15> The optional "Low voltage warning" is already embedded in the PCB layout, you can disregard it and not install it's components if you do not need it. It does not affect the functionality of the main circuit.

16> The Motorola 2N6277 is a durable heavy duty power transistor, it is used in many US tanks for it's reliability but unfortunately it is a very hard to find part, instead you can substitute each 2N6277 with 2 x 2N3773 or any equivalent.

17> I've included an optional "Battery level indicator" circuit diagram that has 4 LEDs, you can see it installed on the front panel of my inverter pic, it is functioning great and shows precisely how much juice the batteries still have. I have included a small relay that is powered by the last LED to auto shutoff the inverter once last LED is off.

18> Also included an optional "Overload circuit", it is very easy to build and can be calibrated to the desired overload current threshold cutoff point through the potentiometer VR1.
R1 is rated 5watts for inverters upto 1000 watts. For bigger versions of the inverter like 1000 to 3000 watts inverters, replace R1 (1 ohm, 5watts) with (1 ohm, 17watts) which should handle loads upto 10 VA.
Make sure you install a proper relay to handle big current drains.

19> Please guys take your time to read and understand my notes, browse and read the posts and questions asked by others because there are many useful information listed in replies. The main reason for me not answering your question is because it has already been asked before and answered upon.

20> It would be nice and inspiring for others if you take some photos and show us how you built your version, any additions to the circuit are mostly welcomed to be listed here, we can all benefit from them.

21> Please click on the "I've made it" button/icon if you did build the circuit so I know how many people benefit from this design.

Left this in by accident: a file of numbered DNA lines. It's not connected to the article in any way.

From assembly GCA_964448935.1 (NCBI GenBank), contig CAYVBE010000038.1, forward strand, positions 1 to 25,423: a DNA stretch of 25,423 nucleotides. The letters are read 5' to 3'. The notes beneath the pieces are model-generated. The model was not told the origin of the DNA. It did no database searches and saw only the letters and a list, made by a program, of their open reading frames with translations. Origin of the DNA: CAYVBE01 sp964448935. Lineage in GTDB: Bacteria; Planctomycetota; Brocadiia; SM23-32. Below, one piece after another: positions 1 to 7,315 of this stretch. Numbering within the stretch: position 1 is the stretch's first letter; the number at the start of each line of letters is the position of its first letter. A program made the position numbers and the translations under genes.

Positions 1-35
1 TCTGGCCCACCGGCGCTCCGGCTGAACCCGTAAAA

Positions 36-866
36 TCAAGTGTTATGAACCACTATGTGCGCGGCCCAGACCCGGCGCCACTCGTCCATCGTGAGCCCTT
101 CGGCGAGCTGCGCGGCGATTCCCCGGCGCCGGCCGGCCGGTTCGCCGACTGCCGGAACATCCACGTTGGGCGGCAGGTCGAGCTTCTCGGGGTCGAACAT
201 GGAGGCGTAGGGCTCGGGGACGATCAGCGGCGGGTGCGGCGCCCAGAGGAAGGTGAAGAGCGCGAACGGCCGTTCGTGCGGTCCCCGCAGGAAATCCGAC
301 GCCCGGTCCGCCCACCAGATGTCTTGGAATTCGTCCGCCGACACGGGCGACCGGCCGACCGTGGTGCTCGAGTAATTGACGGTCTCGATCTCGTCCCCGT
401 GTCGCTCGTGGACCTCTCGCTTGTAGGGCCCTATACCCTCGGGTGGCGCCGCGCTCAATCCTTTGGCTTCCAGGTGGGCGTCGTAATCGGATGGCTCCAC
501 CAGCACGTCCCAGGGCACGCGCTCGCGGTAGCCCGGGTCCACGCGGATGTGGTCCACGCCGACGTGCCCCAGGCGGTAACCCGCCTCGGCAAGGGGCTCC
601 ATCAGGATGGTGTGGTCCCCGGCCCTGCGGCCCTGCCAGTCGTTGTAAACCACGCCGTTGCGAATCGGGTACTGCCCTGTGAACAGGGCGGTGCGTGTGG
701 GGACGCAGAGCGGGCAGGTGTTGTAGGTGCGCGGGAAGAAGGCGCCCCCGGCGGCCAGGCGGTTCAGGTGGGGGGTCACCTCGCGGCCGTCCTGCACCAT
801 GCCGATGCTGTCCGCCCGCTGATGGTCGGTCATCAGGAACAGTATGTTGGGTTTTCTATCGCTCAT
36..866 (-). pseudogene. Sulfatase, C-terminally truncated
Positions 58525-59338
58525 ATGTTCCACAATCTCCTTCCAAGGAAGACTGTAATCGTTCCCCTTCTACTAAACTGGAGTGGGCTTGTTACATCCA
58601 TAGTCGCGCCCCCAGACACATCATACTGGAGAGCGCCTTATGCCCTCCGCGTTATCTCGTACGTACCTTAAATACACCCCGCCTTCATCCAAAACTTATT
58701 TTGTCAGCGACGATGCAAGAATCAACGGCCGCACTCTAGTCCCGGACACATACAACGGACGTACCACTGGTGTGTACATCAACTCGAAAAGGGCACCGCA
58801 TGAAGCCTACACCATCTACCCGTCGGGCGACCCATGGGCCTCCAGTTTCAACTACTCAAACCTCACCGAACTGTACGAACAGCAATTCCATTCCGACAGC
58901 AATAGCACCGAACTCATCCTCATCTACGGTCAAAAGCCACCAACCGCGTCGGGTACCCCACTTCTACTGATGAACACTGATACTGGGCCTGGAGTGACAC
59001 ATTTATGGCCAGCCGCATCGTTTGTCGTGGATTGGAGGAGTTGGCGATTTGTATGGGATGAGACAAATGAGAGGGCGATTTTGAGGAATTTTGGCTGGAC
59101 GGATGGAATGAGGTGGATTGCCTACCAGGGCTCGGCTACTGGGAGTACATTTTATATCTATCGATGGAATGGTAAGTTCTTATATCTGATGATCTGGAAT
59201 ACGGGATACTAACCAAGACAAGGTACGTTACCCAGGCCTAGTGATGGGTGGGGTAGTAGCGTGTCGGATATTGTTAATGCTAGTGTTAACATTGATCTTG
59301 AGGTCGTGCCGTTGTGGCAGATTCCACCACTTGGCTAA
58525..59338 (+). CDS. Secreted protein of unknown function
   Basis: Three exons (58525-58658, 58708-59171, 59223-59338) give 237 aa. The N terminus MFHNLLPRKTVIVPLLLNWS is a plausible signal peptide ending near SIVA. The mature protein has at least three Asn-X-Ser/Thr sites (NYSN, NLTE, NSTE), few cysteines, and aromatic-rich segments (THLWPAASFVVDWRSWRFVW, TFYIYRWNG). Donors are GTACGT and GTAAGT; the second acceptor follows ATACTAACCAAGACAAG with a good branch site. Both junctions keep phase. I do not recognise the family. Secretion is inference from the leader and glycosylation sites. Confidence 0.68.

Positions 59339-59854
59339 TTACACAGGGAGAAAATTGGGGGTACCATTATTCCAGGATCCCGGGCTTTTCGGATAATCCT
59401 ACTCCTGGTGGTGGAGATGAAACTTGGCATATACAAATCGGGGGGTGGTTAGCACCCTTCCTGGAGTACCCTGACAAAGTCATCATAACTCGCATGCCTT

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is it possble to produce a pure sine wave if i use a bubba oscillator with this circuit? thank you... =)

excuse me sir,, is it possible to supply desktop computer and airconditioning units if the frequency of our inverter is square wave and not pure sine wave? cause our prof is deciding that our inverter must supply a computer or aircondition unit.. thank you again sir.. i hope you will answer it..

Hi Nick, hope you're having a good time. I appreciate that you informed me beforehand that the pure sine wave diagram you have here is not recommendable -- However, I'm curious if there's a way to, at least modify this PWM circuit to have a Pure sine wave output? Most of the threads I read online states that PWM is not capable of running electric fans and air conditioning units, how true is that? Also, I want to know if I still need to PROGRAM the "16F628A" in your pure sine wave diagram or a ready made 16F628A will work out just fine? Sorry to bug you..

is it possible if the battery is 24v 60ah and we will make a parallel of 4 battery so that we can come up with a 24v 240ah and the output is 5000watts for the inverter?

nickk (author)  dingkoi.magdoza3 days ago

this is not a recommended setup, if one of the batteries is weak the energy of the other batteries will leak through it. even for charging this is not good.